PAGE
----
Jordan Greene has left his hometown of Tennessee for New York and big city living. The sheer number of billboards cause Jordan to stop in awe when he walks downtown. Tennessee was never as cold offering warmer temperatures that didn't freeze his fingers and toes. He finds it hard to adjust to the vastness of Queens, but eventually finds a good friend in Solomon, a fellow southern transplant. Soon, things are going well for Jordan in the computer business in his Wall Street office.
Jordan followed an unwritten rule that discouraged inter-racial dating. In fact, his luck with his ebony girlfriend J'nette is not going all that well. She isn't returning his phone calls. When Jordan meets Kimberly during a shared cab ride and they connect, he starts to question things that he used to be able to count on, like staying in his lane. Kimberly is white and Jordan is black. He has never considered dating outside of his race. As he and J'nette grow further apart, he and Kimberly connect on a spiritual level.
Kimberly, a visual artist is very independent, pretty, open, and loves black music. She isn't tripping on Jordan because he's black. She really wants to get to know him. The cab ride leads to an offer for Jordan to stop by her apartment and check out her art work. He goes, but is very uncomfortable and even hopes she has a roommate. What he has heard about race mixing is playing with his head so much he can't let his guard down. He makes a mental note of a few things. Kimberly has been to Africa and he hasn't, she isn't pretentious, and he is the one with the attitude.
Jordan pauses to give his tight circle of friends a bit of consideration. He and Solomon work for the same company and is in a committed relationship with J'nette's B.F.F. Zoe. J'nette works in the same building upstairs. If he shares that he is falling for Kimberly with Solomon it is bound to get back to J'nette before Jordan is even sure if they are moving towards anything serious.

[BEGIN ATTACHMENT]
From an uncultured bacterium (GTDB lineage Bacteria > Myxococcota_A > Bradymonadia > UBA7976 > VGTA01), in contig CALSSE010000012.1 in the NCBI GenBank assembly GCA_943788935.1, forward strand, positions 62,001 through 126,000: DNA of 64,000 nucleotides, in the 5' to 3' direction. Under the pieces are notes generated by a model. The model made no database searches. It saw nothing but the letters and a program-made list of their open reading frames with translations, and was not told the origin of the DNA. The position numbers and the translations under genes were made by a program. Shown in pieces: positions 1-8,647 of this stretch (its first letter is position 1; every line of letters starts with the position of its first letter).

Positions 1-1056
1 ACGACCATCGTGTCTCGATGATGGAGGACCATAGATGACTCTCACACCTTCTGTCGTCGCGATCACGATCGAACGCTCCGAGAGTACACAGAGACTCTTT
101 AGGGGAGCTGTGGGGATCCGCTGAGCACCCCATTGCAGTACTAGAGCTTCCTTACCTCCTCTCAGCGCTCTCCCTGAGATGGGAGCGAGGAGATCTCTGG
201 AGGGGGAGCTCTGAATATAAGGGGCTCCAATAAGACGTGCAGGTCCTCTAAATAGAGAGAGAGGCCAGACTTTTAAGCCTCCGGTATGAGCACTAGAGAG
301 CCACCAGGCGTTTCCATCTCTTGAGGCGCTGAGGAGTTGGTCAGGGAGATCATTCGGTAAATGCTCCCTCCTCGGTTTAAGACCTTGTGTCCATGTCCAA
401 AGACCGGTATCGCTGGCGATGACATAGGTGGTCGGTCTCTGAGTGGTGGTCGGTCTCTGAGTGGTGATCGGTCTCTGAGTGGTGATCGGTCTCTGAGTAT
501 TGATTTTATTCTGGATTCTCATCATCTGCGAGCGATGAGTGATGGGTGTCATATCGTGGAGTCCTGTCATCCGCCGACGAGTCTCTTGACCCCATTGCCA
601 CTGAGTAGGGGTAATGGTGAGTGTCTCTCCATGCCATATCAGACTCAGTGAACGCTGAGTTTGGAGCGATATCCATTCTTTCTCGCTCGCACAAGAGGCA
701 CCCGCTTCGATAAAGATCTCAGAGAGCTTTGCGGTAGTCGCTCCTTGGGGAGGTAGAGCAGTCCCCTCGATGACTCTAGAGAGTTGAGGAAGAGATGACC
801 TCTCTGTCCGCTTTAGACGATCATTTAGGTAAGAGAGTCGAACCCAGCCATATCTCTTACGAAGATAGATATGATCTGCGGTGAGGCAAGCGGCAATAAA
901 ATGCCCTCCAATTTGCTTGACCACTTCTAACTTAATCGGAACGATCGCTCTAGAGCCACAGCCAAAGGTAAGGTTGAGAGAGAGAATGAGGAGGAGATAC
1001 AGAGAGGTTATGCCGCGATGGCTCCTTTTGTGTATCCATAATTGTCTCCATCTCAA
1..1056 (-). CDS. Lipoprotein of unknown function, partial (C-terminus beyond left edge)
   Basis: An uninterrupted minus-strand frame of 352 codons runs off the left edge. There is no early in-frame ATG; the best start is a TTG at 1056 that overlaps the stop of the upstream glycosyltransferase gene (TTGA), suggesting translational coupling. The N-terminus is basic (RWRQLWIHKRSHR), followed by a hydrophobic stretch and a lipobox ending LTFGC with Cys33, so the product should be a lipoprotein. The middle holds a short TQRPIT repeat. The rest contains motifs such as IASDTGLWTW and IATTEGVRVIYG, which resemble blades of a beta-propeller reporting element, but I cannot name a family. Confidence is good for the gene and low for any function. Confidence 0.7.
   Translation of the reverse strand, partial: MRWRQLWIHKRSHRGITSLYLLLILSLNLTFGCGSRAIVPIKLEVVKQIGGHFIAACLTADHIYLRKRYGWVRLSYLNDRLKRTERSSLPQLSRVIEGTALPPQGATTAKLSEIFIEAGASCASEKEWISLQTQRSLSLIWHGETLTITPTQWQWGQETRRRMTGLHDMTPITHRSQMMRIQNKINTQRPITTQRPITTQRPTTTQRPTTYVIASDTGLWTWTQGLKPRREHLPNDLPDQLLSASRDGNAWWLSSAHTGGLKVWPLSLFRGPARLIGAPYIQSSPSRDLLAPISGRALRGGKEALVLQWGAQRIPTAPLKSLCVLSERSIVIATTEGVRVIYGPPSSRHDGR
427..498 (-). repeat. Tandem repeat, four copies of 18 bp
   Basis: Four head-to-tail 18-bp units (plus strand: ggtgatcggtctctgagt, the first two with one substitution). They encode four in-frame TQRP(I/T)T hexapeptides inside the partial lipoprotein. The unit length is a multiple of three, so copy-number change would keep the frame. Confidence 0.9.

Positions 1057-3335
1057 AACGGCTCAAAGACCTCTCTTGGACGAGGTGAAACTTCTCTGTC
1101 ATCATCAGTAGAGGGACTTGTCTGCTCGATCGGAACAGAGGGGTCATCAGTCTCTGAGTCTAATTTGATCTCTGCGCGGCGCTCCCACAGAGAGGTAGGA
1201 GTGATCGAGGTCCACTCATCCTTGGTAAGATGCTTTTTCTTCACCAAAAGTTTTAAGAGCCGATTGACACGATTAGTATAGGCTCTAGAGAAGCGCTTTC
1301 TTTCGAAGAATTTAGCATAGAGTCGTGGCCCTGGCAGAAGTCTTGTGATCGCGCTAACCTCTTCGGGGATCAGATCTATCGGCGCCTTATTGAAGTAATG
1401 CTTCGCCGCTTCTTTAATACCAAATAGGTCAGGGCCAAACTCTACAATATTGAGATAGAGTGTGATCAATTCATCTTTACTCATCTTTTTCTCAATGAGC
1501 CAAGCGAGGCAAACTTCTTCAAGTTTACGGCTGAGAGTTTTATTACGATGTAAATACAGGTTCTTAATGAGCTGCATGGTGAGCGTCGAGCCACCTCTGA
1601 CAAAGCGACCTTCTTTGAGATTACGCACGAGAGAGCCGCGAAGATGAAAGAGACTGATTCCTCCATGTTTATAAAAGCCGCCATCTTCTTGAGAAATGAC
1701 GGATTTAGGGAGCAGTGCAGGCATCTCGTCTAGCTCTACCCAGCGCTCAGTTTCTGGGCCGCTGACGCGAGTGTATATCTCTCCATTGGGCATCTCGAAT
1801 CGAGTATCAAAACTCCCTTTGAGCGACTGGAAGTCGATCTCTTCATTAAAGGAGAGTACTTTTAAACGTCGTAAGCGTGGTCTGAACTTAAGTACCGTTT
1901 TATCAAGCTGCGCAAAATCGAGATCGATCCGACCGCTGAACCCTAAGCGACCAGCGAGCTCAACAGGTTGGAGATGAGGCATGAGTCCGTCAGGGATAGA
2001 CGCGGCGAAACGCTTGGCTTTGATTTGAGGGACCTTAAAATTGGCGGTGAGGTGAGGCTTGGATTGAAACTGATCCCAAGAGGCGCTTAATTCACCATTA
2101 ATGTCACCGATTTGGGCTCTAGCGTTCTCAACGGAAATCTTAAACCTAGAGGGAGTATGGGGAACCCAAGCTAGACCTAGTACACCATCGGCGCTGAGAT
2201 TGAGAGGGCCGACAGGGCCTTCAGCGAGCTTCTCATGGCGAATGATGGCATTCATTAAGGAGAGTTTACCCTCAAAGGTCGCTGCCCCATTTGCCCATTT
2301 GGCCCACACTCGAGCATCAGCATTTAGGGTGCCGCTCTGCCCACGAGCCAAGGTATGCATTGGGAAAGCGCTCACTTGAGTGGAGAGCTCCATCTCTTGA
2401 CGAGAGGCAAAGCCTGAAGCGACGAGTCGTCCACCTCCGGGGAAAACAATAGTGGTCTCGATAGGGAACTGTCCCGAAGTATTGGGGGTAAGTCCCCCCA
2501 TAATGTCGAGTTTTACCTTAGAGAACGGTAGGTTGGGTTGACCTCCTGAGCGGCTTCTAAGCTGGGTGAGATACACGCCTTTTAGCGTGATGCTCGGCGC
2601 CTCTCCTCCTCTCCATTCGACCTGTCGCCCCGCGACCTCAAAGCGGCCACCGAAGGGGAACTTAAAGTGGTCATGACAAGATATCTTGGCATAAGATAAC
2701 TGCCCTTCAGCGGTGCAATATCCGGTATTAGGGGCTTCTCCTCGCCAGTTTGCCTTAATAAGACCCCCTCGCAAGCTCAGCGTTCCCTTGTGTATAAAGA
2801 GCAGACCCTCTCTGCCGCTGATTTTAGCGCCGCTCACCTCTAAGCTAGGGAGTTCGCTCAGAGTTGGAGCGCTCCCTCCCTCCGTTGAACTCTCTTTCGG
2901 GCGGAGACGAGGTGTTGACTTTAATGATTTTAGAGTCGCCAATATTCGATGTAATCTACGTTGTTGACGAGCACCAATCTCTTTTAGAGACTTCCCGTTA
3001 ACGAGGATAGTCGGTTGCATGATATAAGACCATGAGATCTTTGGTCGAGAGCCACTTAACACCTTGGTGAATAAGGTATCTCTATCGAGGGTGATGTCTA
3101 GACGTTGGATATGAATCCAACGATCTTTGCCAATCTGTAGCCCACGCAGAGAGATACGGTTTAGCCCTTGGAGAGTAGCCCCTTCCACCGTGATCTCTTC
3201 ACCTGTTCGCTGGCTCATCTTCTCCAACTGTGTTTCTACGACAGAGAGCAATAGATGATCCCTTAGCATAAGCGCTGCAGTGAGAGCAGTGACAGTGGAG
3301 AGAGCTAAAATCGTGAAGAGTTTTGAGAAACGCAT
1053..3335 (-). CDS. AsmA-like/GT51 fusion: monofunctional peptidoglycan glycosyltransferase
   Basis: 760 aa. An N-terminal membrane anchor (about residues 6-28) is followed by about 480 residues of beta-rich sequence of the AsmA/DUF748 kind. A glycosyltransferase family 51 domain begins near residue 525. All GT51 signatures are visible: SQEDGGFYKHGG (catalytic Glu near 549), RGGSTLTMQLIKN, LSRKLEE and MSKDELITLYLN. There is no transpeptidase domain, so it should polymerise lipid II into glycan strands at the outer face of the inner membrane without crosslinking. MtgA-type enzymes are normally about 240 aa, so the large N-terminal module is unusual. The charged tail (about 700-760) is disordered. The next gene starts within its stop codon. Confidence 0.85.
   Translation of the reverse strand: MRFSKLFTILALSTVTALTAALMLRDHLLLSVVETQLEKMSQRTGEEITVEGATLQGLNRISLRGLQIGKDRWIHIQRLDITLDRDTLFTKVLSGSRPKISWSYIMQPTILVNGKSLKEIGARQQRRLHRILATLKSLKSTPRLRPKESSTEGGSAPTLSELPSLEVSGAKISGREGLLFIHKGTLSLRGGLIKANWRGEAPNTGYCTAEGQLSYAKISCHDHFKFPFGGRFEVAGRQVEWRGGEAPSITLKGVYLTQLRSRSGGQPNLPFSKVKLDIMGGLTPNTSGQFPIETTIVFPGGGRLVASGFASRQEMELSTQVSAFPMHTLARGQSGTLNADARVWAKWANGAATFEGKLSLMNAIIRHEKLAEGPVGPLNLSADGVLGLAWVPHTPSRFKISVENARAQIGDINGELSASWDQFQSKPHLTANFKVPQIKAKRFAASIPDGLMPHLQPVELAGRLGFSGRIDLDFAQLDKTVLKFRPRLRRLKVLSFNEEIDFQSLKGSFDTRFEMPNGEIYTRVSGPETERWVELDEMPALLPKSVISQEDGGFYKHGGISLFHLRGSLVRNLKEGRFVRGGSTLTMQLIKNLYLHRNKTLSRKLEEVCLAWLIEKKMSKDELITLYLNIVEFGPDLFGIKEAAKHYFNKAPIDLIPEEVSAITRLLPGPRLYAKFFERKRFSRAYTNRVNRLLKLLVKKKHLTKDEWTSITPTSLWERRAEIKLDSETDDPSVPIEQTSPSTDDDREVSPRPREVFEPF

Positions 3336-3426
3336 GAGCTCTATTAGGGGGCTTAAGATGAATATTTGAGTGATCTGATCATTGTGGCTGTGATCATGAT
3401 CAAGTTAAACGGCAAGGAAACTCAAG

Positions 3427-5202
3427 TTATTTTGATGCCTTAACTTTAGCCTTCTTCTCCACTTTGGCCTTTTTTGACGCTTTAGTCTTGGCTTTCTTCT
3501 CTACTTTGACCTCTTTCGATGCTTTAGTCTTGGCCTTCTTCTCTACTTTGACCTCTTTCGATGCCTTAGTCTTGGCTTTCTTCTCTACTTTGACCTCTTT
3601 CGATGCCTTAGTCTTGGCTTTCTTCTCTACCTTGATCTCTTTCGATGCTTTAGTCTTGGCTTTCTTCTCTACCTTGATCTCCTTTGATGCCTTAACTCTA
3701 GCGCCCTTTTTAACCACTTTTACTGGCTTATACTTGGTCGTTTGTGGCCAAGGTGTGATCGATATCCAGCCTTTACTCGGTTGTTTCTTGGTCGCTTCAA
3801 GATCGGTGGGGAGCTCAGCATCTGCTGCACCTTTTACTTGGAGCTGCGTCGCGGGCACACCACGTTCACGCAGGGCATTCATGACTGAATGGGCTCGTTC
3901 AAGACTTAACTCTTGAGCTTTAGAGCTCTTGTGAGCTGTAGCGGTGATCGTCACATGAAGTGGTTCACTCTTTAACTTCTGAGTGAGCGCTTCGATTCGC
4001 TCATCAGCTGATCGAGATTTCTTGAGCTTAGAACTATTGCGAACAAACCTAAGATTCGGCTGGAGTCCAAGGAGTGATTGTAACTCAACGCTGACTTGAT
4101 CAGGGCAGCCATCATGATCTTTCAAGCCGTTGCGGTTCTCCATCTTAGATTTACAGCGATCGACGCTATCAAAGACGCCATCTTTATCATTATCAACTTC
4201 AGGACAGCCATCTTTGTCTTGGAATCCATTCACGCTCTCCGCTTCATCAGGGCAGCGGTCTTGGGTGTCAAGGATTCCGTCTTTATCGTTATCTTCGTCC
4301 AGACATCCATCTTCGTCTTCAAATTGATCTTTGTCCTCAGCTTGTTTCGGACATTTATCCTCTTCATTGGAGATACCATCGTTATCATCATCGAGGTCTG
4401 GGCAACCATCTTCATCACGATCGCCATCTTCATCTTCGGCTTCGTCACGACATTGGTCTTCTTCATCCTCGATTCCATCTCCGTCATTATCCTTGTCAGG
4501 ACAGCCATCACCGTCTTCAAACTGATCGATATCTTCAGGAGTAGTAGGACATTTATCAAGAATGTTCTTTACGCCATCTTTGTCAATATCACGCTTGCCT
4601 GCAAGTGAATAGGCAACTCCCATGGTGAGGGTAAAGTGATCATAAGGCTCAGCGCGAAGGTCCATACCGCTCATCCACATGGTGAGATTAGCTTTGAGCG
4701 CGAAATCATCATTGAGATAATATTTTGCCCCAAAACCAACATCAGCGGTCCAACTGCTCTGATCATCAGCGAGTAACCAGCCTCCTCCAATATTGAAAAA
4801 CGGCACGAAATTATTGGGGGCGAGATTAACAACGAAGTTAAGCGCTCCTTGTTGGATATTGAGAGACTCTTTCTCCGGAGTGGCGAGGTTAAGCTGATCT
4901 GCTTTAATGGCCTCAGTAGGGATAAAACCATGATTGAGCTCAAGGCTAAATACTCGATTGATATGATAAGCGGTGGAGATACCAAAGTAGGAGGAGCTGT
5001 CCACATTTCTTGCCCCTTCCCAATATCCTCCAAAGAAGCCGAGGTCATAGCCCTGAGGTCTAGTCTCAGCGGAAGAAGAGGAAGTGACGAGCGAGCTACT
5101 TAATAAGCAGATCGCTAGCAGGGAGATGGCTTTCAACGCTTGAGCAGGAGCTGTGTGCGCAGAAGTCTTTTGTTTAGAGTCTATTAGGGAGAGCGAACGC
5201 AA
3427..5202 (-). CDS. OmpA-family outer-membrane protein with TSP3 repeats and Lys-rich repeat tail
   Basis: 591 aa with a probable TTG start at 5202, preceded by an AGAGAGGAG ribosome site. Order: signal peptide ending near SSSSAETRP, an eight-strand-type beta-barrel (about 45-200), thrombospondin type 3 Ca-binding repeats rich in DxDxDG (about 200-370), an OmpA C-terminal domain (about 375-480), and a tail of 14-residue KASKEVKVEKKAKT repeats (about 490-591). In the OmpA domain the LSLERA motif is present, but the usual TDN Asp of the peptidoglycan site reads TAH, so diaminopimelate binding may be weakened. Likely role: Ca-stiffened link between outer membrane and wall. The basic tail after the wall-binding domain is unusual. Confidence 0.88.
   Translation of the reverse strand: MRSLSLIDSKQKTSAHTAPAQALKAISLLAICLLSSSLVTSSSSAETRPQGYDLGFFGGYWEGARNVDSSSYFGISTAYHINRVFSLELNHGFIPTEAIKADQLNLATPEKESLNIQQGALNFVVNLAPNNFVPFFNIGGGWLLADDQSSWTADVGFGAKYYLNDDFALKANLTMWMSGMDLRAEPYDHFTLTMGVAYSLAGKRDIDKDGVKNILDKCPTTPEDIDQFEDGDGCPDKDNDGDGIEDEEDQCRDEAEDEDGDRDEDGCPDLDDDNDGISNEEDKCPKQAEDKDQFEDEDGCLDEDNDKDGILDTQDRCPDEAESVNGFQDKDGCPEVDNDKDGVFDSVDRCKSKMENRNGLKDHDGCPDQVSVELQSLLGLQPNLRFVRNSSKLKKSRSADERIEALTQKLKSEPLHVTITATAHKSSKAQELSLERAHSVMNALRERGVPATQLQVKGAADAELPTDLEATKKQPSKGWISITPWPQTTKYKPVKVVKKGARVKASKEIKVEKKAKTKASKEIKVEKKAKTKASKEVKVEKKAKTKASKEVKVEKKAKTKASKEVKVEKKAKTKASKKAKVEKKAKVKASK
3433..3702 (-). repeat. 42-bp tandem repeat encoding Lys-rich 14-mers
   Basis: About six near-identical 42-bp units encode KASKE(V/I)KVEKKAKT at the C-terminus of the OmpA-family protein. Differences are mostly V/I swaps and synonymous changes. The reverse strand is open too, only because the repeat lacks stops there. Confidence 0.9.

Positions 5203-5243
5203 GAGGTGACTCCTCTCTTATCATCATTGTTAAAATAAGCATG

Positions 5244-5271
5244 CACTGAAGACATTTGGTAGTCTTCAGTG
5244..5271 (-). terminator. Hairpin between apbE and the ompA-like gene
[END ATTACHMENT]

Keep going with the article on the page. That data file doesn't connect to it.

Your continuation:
When J'nette hits Jordan up for three hundred dollars for an abortion she admits that the baby, may or may not be his. She doesn't want her family to know she's pregnant and Jordan gives her the money. Kimberly accompanies Jordan to Solomon and Zoe's New Year's Eve party and black women in attendance (friends of J'nette and Zoe) let him have it. His only true friend that night is Solomon who supports his new relationship.
The strong friendship between Jordan and Solomon is challenged when it comes out that J'nette may have been pregnant by Solomon. Jordan can't move past the betrayal. Things get worse when Kimberly's secrets begin to surface. She is married to a man named Peter whom she never mentioned to Jordan. She wants an easy divorce especially since she and Jordan have started looking at engagement rings.
When she and Peter are mugged after signing divorce papers, Kimberly lands in the hospital. Her parents fly in. Turns out she her father is half black, which makes her mixed. Jordan can't take all the deception. He feels self righteous for two seconds until his conscious reminds him he hasn't shared that he may have impregnated J'nette.
Jordan and Kimberly have a heart-to-heart airing things out enough to speak and hear the truth. They determine in the process that they want to work on their relationship.
Best part of story, including ending:
I liked that Kimberly and Jordan were willing to practice forgiveness of each other.
Best scene in story:
My favorite scene was when Jordan gave (lent) J'nette the abortion money. He owned his part for having sex with her.
Opinion about the main character:
I disliked that it took Jordan so long to stop worrying about what others thought about his relationship with Kimberly.
marthalene grady on 9/3/2016 6:43:41 AM says: This was our book club selection. I enjoyed this read because it visited how spontaneous relationships can happen when we least expect it. I liked how the author brought in Kimberly's, race and how race impacts everything in society, family, friendships and careers. Good read!